QB Cam Newton (Carolina)
Newton was noticeably better in the 2nd half of last season, with 1964 passing yards, 13 touchdowns, and 4 interceptions, all while rushing for 394 yards and 4 touchdowns. Heading into his 3rd season in the league, it’s very possible he’s turned a corner permanently. There’s immense upside here.
Projection: 4000 passing yards, 25 passing touchdowns, 12 interceptions, 750 rushing yards, 8 touchdowns (359 pts standard, 409 pts 6 pt td leagues)
RB DeAngelo Williams (Carolina)
8/20/13: With Stewart possibly starting the season on the PUP, Williams gets a stock up. He had 173 carries last season with Stewart missing time and could see even more this season as the Panthers want to have a little bit more of a traditional running game. Cam Newton and goal line back Mike Tolbert will still steal a bunch of touchdowns and Newton is still a good bet to take off a bunch of times on his own though and Williams just isn’t that talented anymore.
Williams did average 4.3 yards per carry on 173 carries last year, but only because of a random 210 yard/21 carry performance in week 17 against a laughable New Orleans defense. Before that, he was averaging just 3.5 yards per carry. Going into his age 30 season this year, things aren’t going to get better.
Projection: 180 carries for 720 rushing yards 6 total touchdowns 18 catches for 130 receiving yards (121 pts standard, 139 pts PPR)
RB Jonathan Stewart (Carolina)
8/20/13: Stewart is the more talented of Carolina’s two backs, but he can’t stay healthy. After missing 7 games with injury last season, Stewart is a candidate to start the season on the PUP, which would cost him the first 6 weeks of the season, this according to Head Coach Ron Rivera. Stewart had 93 carries in 9 games last year. He might not exceed that by much this season.
Injuries limited Stewart to just 3.6 yards per carry and 93 carries, but he’s only 26 and had only missed 2 games in the prior 4 years, when he averaged 4.8 yards per carry. Provided he’s healthy, he should be able to be a solid starting running back this season and keep the aging DeAngelo Williams off the field as much as possible.
Projection: 100 carries for 440 rushing yards 4 total touchdowns 15 catches for 100 receiving yards (84 pts standard, 99 pts PPR)
RB Mike Tolbert (Carolina)
Tolbert rushed for 3.4 yards per carry on 54 carries while scoring 7 touchdowns as a short yardage back, which is impressive considering his role. He should be able to do the same again in 2013. Tolbert also is a good pass catcher, leading Carolina backs with 27 catches and serving essentially as a move tight end in certain situations.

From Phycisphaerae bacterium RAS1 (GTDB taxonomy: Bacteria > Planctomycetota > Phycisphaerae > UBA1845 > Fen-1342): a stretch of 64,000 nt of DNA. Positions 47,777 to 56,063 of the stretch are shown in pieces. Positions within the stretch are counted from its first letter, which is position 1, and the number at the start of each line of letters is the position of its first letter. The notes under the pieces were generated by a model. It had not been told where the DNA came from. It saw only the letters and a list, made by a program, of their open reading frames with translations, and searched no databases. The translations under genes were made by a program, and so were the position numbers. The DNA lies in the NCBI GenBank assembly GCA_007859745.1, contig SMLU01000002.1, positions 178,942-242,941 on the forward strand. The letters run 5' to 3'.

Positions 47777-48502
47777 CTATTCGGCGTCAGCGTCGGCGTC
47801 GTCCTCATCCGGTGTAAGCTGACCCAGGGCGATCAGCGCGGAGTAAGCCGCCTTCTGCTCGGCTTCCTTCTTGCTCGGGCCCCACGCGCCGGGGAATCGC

Projection: 60 carries for 210 rushing yards 5 total touchdowns 30 catches for 270 yards (78 pts standard, 108 pts PPR)
WR Steve Smith (Carolina)
Steve Smith remains the #1 receiver, catching 73 passes for 1174 yards and 4 touchdowns, but it’s unclear how much longer he can do that for, as he’s going into his age 34 season. Over the next 2-4 years, Smith can be expected to go from top flight receiver to complementary player to gone. That’s just what happens to receivers around this age. Even the average top-20 receiver (in terms of yardage all-time) has his last 1000 yard season at age 34-35, averages 48 catches for 594 yards and 3 touchdowns for 2 more seasons after age 34-35, and is done playing by age 36-37.
Projection: 62 catches for 1020 receiving yards 5 touchdowns (132 pts standard, 194 pts PPR)
WR Brandon LaFell (Carolina)
Their other starting receiver is Brandon LaFell, a marginal pass catcher. He’s a borderline starting receiver at best though and will never be a long term #1 wide receiver. He could see career high numbers, though that wouldn’t be saying a lot.
Projection: 50 catches for 750 receiving yards 5 touchdowns (105 pts standard, 155 pts PPR)
TE Greg Olsen (Carolina)
Greg Olsen was a 1st round pick in the 2007 NFL Draft and finally came into his own last season, catching a career high 69 passes for a career high 843 yards and 5 touchdowns, serving as a very good secondary receiver for Cam Newton, including 35 catches for 448 yards and 4 touchdowns in the 2nd half of the season. With Smith expected to decline a little and Newton expected to improve, Olsen could even surpass last year’s numbers.
Projection: 71 catches for 880 receiving yards 8 touchdowns (136 pts standard, 207 pts PPR)